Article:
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A good definition of financial wellbeing has been difficult to pin down, but it’s something we certainly can identify when it is lacking. Importantly, people can experience financial wellbeing—or a lack of it—regardless of their level of income. Therefore, it’s a highly personal and individual state of mind and emotions, not fully covered by numerical measures such as salary level or bank balance. Instead, well-being is defined as having financial security and financial freedom of choice, in the present and in the future.

What is Financial Wellbeing? - rowing boat on clam waters image
Photo by Johannes Plenio from Pexels

A student can therefore experience well-being by feeling in control of their income and expenditure, without necessarily having a significant net worth. Conversely a millionaire who is constantly worried about security or maximising his or her returns less so.

So, are we solely talking emotions here or something more tangible?

A report commissioned by Consumer Financial Protection Bureau surveyed consumers and finance industry professionals to find out what financial well-being means to them. It revealed four elements covering the present and future.

In the present, financial security was paramount, including control over day-to-day and month-to-month finances, without money stress and worry. Another significant short-term factor was the financial freedom to make spending choices to enjoy life.

Looking to the future what was most important was having the capacity to absorb a financial shock, such as losing a job or serious illness. Whilst financial freedom meant being on track to meet financial goals.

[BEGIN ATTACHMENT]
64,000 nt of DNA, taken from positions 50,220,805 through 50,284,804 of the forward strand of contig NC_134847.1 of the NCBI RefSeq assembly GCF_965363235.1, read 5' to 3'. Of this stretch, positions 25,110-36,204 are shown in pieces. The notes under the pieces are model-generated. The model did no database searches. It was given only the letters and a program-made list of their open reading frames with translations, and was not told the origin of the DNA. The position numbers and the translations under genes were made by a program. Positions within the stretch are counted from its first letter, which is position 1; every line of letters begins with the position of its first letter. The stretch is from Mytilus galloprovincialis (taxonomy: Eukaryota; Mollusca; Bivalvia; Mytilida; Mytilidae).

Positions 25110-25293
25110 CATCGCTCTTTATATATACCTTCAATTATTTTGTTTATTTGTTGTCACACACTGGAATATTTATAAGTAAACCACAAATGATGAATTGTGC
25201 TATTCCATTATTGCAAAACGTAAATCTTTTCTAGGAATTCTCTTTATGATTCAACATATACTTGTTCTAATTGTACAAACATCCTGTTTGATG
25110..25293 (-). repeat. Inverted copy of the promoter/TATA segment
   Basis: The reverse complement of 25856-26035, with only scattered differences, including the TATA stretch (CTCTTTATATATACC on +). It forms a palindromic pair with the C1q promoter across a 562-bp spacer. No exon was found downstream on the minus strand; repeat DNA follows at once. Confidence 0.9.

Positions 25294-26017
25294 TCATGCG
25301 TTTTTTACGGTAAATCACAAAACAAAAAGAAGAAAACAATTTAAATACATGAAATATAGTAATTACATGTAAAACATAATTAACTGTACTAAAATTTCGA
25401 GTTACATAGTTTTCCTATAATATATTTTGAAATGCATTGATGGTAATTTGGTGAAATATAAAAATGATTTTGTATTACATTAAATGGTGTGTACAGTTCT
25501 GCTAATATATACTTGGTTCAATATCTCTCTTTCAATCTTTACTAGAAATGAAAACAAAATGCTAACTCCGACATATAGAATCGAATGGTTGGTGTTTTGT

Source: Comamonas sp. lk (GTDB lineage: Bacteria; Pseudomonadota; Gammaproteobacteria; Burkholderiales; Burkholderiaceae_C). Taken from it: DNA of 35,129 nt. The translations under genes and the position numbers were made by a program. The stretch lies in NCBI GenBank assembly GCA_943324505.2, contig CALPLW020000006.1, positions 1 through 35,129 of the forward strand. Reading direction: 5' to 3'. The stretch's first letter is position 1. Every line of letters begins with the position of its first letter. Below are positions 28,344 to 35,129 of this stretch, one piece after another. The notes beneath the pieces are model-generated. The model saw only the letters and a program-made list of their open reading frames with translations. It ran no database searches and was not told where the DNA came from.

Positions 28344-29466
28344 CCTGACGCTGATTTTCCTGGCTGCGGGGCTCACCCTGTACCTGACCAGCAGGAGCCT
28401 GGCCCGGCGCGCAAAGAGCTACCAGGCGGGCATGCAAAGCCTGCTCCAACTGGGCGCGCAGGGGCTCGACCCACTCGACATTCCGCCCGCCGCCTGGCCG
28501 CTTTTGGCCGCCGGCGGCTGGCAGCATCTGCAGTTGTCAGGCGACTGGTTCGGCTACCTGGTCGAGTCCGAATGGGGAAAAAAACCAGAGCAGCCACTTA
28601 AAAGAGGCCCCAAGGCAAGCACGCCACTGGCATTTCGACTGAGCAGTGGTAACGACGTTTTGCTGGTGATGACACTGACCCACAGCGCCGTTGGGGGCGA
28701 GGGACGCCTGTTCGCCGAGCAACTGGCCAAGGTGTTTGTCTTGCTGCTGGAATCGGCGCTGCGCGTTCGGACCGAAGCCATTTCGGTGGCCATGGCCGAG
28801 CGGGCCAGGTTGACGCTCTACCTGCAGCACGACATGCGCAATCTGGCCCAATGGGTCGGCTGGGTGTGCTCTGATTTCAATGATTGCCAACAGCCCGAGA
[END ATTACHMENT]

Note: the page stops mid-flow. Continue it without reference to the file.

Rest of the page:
In my view, it may be possible to apply figures to financial wellness after a little investigation and planning.

For example, “I’ll be happy when I have more money” is not a well-defined goal. Would picking up a penny in the street count as extra money?

Or “I need to win the lottery to live the lifestyle I desire” is that accurate? Do you know how much that lifestyle would actually cost?

In a 2020 mint.com survey 65 percent of Americans said they don’t know how much they spent last month. It’s little wonder therefore that the average American overspends by $7500 per year.

It is difficult to know how much money you need or want when you don’t know how much you spend right now.

How to improve financial well-being

A starting point is to gain full awareness of where you are, financially speaking, and where you would like to be.

Most people have a pretty accurate knowledge of how much they earn, but as shown in the mint survey above, only 35% typically know how much they spend.

Banking apps can help if you lack the discipline of noting down everything you spend. The switch to cashless payments also allows easier tracking from your bank statement or online account.

Step 2 is to automate and simplify as much as possible. Many people miss deadlines on bills or credit cards just because they have too much going on. Build systems to streamline your finances.

Continuing the alphabet theme, step 3 is C for Credit Score. A high proportion have errors on their credit report often resulting in borrowing becoming more expensive. By checking and improving your credit file you can potentially save a significant amount whilst regaining some control over your finances.

Finally step 4 is to deal with your Debt. If you are carrying loans and credit card debt this can be a drain on your finances and erode your future prosperity. Fortunately, at Fearless Finance we teach proven systems to eliminate debt which can make you feel better about your money and increase your financial well-being.

Visit fearlessfinance.co for courses and coaching to improve your financial wellness